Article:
I’ve actually watched a bunch of movies and been reading/re-reading some books but nothing quite stirred up the spirit of contrariety within me as Vidya Balan’s new movie Tumhari Sulu.
Directed by Suresh Triveni the movie is funny, authentic- and in the tradition of Bollywood movies of the past 10 years – very visually appealing. The light falls well on everything and you never see a harsh image or an uninviting face. Even the Tweedledum like out-line of the dumpy shop-keeper (a character thrown in for some additional comic relief) seems to achieve aesthetic definition. His moronic assistant is a recognisable individual type, and not merely one of the interchangeable faces of poverty.
The entire cast really is perfect. Perfectly casted :). Vidya Balan has received well- deserved rave reviews for lending spirit and incredible charm to her character. She plays a house-wife named Sulu who failed high school, and currently lives a life of unbroken domesticity, ambling good-naturedly around the kitchen and dining-table, while tending to her husband and pre-teen son.
Balan’s capacity for portraying spirit, zest and bubbling good-humour, all harnessed by maternal and wifely concerns, without being too annoying to her female viewers is really commendable. Even more interesting is her portrayal of Sulu’s capacity for moderation in all things (quarreling with your extended family for instance) and her ability to handle confrontation (over the question of her new job). Balan got me very invested in Sulu’s character-arc as she tumbles into an RJ-ing gig and figures out a new place for herself in the scheme of things. Manav Kaul, Neha Dhupia,and Vijay Maurya were lovely in their roles as husband,boss, and grudging,competitive,ego-maniacal colleague.
All this complimenting and I have forgotten what got me so annoyed to begin with. Oh yes, domesticity. It is a virtue, probably, but it can enervate. I understand that this is a nice family-friendly film where everyone between ages 7-70 may crowd in together. It’s just that I wish it wasn’t as family-friendly as that. This movie (or Suresh Triveni) doesn’t make mistakes-it isn’t coy or ridiculous-but its determination to maintain an atmosphere of superior good-nature around the way a wife and mother occasionally (if we’re counting, I think, once) hands out sex to her immature husband is a little unbelievable. I don’t mean that Balan should have to portray a ravening sex fiend house-wife, because that would have been a little unbelievable too (and smacks of a porn movie premise) it’s just that – what is it with the doling out of sex and housekeeping all with the air of good cheer and amity? She’s finally a little selfish when she wants to keep her job and the movie doesn’t crucify her for that, so that’s nice.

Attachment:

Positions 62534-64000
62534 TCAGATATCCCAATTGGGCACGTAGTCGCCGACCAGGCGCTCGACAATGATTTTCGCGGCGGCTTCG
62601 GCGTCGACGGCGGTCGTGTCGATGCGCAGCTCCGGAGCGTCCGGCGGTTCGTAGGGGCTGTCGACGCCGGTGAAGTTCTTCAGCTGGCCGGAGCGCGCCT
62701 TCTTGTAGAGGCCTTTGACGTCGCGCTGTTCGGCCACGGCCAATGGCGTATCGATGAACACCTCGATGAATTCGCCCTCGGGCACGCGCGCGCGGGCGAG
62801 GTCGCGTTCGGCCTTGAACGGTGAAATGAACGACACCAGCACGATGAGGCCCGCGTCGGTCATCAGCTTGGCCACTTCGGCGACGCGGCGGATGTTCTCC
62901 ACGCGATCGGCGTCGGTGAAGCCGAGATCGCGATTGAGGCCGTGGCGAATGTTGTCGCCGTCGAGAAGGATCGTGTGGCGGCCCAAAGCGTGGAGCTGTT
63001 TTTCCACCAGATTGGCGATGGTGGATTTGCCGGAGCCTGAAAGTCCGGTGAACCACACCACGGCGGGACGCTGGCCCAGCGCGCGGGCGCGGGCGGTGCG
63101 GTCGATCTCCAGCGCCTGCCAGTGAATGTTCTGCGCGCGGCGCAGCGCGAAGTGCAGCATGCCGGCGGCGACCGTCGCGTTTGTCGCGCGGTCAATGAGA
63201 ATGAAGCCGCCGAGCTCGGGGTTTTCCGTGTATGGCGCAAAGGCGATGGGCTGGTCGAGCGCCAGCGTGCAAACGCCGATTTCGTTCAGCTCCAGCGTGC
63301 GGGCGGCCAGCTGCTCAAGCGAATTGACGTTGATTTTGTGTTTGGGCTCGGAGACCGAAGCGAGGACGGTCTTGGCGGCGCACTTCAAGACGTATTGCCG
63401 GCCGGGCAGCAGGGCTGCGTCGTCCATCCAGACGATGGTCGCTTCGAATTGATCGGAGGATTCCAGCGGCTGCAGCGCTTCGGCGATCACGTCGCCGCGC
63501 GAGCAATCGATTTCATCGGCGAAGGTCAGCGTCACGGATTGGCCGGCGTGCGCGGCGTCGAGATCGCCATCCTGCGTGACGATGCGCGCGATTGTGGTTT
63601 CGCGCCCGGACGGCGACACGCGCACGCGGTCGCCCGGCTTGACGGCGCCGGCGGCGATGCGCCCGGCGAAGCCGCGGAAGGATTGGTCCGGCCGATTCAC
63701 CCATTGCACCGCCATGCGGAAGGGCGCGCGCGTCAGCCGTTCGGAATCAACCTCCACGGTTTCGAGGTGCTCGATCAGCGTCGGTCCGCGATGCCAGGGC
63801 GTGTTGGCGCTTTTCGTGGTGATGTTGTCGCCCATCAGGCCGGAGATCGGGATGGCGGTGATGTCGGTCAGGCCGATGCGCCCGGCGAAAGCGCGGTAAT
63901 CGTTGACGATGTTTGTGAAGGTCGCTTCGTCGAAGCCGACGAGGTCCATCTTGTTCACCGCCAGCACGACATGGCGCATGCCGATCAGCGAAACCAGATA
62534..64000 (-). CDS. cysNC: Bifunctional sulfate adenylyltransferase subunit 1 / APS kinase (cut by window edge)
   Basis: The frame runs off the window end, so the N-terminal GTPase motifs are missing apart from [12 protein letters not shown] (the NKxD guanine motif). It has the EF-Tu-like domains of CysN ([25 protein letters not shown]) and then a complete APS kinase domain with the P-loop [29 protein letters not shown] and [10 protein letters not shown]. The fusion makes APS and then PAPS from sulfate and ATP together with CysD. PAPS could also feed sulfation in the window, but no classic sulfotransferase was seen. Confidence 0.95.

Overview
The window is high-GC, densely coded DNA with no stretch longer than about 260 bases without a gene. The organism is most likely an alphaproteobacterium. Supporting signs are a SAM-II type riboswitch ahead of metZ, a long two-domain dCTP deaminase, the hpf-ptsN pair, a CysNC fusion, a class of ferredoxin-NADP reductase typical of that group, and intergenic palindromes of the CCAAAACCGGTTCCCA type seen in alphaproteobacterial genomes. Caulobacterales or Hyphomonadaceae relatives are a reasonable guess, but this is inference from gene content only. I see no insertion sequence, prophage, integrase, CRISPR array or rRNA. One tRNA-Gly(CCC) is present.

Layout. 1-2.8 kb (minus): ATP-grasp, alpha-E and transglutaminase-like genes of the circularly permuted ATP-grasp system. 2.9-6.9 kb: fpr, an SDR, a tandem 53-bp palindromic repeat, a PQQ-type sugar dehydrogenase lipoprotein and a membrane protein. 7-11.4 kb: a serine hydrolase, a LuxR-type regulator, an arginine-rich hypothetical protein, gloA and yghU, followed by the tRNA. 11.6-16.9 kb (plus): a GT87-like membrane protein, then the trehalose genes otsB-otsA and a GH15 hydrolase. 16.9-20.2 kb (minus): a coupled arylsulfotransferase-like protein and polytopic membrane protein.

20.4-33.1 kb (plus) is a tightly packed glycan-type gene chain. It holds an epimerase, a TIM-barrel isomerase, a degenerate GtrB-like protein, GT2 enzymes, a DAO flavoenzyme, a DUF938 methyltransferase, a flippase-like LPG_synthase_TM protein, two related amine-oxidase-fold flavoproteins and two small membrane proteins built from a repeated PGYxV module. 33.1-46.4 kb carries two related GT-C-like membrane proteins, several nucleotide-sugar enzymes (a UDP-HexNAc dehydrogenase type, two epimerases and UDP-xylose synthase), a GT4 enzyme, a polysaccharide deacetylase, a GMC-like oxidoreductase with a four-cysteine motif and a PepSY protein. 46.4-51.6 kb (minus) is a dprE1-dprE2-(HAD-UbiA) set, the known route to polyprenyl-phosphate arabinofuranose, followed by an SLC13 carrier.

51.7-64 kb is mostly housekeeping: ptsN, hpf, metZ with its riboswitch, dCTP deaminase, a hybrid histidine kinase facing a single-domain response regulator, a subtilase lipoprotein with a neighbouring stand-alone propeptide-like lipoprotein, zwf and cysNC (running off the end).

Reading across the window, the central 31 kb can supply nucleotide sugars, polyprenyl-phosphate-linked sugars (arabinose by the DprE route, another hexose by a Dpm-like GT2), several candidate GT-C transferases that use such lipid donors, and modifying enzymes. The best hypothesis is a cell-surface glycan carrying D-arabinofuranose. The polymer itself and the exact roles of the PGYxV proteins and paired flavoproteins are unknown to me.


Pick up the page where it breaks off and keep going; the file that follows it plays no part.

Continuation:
You know whats so effing unbelievable about actors who portray happy little helpers onscreen – “I can’t keep my job and miss this”- (kids and dusting the furniture), is that they’re all ACTORS. They don’t mind getting help in their own lives and they’re passionate about being successful, or at least happy. In real life they would be more like “Well I did want you, but I’ll only be home on weekends and evenings.”
Domesticity is important though for the portrayal of marital sex.Domesticity makes it okay. Domesticity contains it and even enshrines pleasure within Duty. Domesticity allows married women to have sex because they exhibit no untoward greed, selfish pleasure, or independent thinking. They go about the task with the calmness of a well regulated mind which knows it has behaved itself well and can rise to every (to other feeble minded souls) startling occasion with great composure. Is it wonderful to have nothing surprise you?
Vidya Balan’s character is permitted mild ego and plenty of imagination in the context of her occupation. We still need to domesticate such a character somewhere, because we’re still uncomfortable around her.